steers on Chile in one practice session.
Casey usually roped on Sorrelly but was learning that Chile might be a better fit. The only problem was that we couldn't all
ride him at the same time.

Chile had a few odd quirks about him. For example, he did not like brightly colored
horses, especially paints, Appaloosas or greys.
In fact, he hated them. He would
tolerate a buckskin or even a palomino but if someone rode up along side of us
out on the Trail Ride, proudly mounted on the most speckled, Indian styled pony
that money could buy, Chile pinned his ears and ran 'em off. One early morning out at Deer Valley
we were saddling up to gather cattle. Chile was
standing quietly ground tied just outside the tack room door. I had always cautioned Walt about Chile's
prejudices against odd colored horses, but I don't think that Walt was really,
totally believing me. Walt, who was 65
years old and kind of set in his ways had been on the ranch for 35 years and
rode a spotted Appaloosa horse. Without
thinking much about it, he led his horse up to the door right next to where
Chile was standing. Chile caught the
sight of the colorful equine out of the corner of his eye and instantly lunged
at him like a cat at a mouse. He grabbed
a big chunk of his spotted hide that covered his ribs. The old Appy horse scrambled sideways and fell
over backwards right on top of Walt, who you couldn't hurt if you threw an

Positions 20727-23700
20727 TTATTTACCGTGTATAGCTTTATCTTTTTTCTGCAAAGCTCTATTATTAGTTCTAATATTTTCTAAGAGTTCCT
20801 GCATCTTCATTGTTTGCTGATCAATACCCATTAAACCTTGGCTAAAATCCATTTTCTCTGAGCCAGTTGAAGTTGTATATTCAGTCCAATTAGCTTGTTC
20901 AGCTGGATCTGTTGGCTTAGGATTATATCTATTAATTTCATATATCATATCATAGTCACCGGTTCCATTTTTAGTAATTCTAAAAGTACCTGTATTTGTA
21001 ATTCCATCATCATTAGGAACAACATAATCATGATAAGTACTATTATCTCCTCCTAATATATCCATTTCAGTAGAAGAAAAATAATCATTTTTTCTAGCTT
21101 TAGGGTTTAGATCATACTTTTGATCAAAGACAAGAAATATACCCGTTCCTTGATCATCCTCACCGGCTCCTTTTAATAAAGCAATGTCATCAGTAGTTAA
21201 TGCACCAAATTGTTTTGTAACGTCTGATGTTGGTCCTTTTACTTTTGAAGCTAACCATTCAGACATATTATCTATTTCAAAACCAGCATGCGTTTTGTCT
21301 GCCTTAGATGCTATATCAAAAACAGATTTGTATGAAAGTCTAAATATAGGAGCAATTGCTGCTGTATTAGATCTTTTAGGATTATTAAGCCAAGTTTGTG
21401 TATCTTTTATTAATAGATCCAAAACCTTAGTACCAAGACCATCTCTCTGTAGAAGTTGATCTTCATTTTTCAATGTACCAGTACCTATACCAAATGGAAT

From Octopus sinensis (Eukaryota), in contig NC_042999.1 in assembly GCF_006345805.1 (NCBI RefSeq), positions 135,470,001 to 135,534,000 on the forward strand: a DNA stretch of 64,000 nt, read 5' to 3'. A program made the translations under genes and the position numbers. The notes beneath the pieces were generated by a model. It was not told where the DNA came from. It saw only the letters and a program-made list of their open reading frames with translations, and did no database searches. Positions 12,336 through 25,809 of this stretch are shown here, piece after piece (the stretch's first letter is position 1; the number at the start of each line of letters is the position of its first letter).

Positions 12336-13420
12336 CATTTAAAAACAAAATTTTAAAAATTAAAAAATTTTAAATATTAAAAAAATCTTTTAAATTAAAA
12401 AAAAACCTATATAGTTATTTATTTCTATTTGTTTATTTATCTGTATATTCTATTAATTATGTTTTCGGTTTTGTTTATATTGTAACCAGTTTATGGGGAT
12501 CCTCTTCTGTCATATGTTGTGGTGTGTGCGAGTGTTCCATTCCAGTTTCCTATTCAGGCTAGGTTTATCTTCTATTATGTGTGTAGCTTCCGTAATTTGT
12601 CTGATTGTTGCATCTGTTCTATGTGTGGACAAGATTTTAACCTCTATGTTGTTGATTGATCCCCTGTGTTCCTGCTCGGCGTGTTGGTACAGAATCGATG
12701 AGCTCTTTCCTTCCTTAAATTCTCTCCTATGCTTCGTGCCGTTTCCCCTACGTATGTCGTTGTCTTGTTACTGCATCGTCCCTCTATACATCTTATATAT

anvil at him. It was a little tense
there for a minute or two, but I helped Walt back to his feet and dusted him
off. He straightened up his crooked
baseball cap and with a smile said, "well, I guess you warned me".

Sometime during Lisa's senior year in high
school, Chile started going lame on his left front foot. The vet came out and examined him with a full
set of X-rays. He couldn't find much but
did detect some slight pitting in the navicular bone so we had to assume that this
was the source of his problem, a problem that is more often than not, incurable. Lisa, however, was not going to take this news
lying down. As a last hope and under the
doctor's recommendation, she fed him crushed isoxoprene, mixed in grain with
molasses, twice a day for five or six months but that really didn't seem to
help much. Even though he was crippled,
when Lisa graduated from high school she declared that all she wanted for a
graduation gift was Chile. Great, a lame horse for my daughter's graduation
gift, but this was an emotional issue with her and there was no changing her
mind. So Chile officially became Lisa's
horse. When she moved to San Luis Obispo
to start college, we discontinued the medication effort but he was still
lame. I turned him out in the arena
where the ground was soft and he could be comfortable. We could have medicated him with bute and
gotten a little more use out of him but he was still young and we didn't want
to take a chance on worsening his condition.
I drove by that arena ten or more times a day and he would often knicker
and come limping up to the fence. When
we rode out to gather or work cattle, he would run up and down the fence line,
still with that 'hitch in his get-a-long', calling out with a whinny, begging to
go with us until we were out of sight.